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Harvested wheat field

The future of regional Australia

It’s predicted that Australia will experience a population explosion in the coming decades. Melbourne alone is set to grow from four million to eight million by 2050, overtaking Sydney to become Australia’s largest city by 2030.

A larger population means a more robust workforce, and numerous economic benefits, however there are obvious issues as well. Congestion, waste disposal and food supply issues are all examples of the problems that come with a dramatic increase in population.

So what’s the solution to the problems that we’ll face as Australia grows? Researchers at Deakin University argue that greater use of our substantial regional areas holds the key to a bright future for Australia.

Growing pains

The Australian population increases by one person every minute. Recent Department of the Environment and Energy figures show that less than one per cent of Australia’s landmass is taken up by urban intensive areas, while further studies show that 88 per cent of our population lives in these areas.

Associate Professor Victor Sposito, from Deakin University’s Centre for Regional and Rural Futures (CeRRF) argues that regional Australia has largely been left out of the planning equation for this growth, with regional Victoria only expected to grow from 1.4 million to 2.2 million by 2050.

Assoc. Prof. Sposito claims that the development of regional Australia will be crucial to combating the problems associated with population growth, like traffic, crime, unemployment and poverty.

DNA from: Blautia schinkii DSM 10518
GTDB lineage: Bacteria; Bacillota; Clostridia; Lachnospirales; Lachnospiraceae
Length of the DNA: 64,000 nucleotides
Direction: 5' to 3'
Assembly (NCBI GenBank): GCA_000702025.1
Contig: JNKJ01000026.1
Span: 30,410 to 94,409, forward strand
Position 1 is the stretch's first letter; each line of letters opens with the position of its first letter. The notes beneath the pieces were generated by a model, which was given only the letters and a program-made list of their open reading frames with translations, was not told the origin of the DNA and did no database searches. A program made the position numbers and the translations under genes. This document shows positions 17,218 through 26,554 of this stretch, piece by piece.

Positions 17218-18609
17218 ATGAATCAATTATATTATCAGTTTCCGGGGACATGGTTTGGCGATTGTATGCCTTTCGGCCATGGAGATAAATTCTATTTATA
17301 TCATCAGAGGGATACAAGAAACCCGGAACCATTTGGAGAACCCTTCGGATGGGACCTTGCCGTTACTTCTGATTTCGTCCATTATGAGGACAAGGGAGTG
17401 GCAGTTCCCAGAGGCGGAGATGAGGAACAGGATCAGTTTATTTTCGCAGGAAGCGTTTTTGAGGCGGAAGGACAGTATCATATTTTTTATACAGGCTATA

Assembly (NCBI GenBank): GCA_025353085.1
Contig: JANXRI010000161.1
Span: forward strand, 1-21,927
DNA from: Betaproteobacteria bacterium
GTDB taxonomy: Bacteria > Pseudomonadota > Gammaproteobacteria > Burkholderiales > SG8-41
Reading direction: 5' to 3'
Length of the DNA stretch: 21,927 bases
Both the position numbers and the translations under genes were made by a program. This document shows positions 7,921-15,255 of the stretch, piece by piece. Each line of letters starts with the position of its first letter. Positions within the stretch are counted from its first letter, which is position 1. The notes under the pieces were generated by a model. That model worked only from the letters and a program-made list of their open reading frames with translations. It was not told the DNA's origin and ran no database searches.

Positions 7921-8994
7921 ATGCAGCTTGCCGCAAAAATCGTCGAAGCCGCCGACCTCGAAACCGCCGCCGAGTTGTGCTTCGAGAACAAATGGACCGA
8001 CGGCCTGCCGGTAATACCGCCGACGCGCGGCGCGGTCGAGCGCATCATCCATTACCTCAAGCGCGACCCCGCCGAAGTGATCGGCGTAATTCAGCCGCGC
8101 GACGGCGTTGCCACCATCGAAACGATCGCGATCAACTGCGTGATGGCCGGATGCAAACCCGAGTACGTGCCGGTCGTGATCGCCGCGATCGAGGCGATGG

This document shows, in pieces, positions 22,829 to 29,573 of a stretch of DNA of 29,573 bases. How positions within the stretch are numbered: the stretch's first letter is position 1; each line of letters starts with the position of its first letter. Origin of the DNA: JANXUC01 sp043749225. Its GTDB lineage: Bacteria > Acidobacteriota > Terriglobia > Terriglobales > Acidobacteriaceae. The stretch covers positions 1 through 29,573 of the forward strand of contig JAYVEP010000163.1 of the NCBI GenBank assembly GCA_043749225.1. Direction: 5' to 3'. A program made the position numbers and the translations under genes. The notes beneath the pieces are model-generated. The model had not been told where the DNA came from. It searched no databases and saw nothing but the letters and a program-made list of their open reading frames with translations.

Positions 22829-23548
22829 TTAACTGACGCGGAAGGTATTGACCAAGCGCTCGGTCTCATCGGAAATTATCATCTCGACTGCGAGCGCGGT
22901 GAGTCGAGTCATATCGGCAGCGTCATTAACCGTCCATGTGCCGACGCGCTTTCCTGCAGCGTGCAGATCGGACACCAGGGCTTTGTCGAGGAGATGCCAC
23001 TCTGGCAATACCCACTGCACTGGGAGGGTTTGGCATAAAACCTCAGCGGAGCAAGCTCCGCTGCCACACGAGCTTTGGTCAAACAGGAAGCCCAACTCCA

‘Regional Victoria is the main food and fibre production and exporting territory for the nation. Our research suggests that at least 30 to 40 per cent of population growth should be in the country’, Assoc. Prof. Sposito says.

A regional solution

While we know the problems that face us, many of our solutions are reactive rather than taking a long term view with regional development in mind.

Assoc. Prof. Sposito believes that the support of sustainable development of agricultural industries will help increase the development in regional Australia.

He further argues that development and investment also need to include access to technology, national transport and education to encourage more people to view regional Australia as a viable option to live, work and raise their families in.

'Regional Victoria is the main food and fibre production and exporting territory for the nation. Our research suggests that at least 30 to 40 per cent of population growth should be in the country.'

Associate Professor Victor Sposito,
Centre for Regional and Rural Futures, Deakin University

In order to achieve this, Assoc. Prof. Sposito and his colleagues at CeRRF have developed a methodology for achieving smarter use of these areas. Using soil and land information and climate change projections, they have built models that identify commodities and the most suitable areas. Recognising the other uses of regional land apart from producing food, is key to these models. Aspects such as recreation, social care, protecting biodiversity and climate change mitigation are all important assets for regional environments.

‘With a multifunctional approach and by exploiting our science knowledge base, we could achieve employment five to 10 times higher in regional areas,’ Assoc. Prof. Sposito says.

Calling for more collaboration, Assoc. Prof. Sposito argues that, ‘State and local governments, planners, industry groups and communities need to work together so we can shape a better future.’

Learn more about sustainable regional development at Deakin.

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Associate Professor Victor Sposito
Associate Professor Victor Sposito

Centre for Regional and Rural Futures, Deakin University

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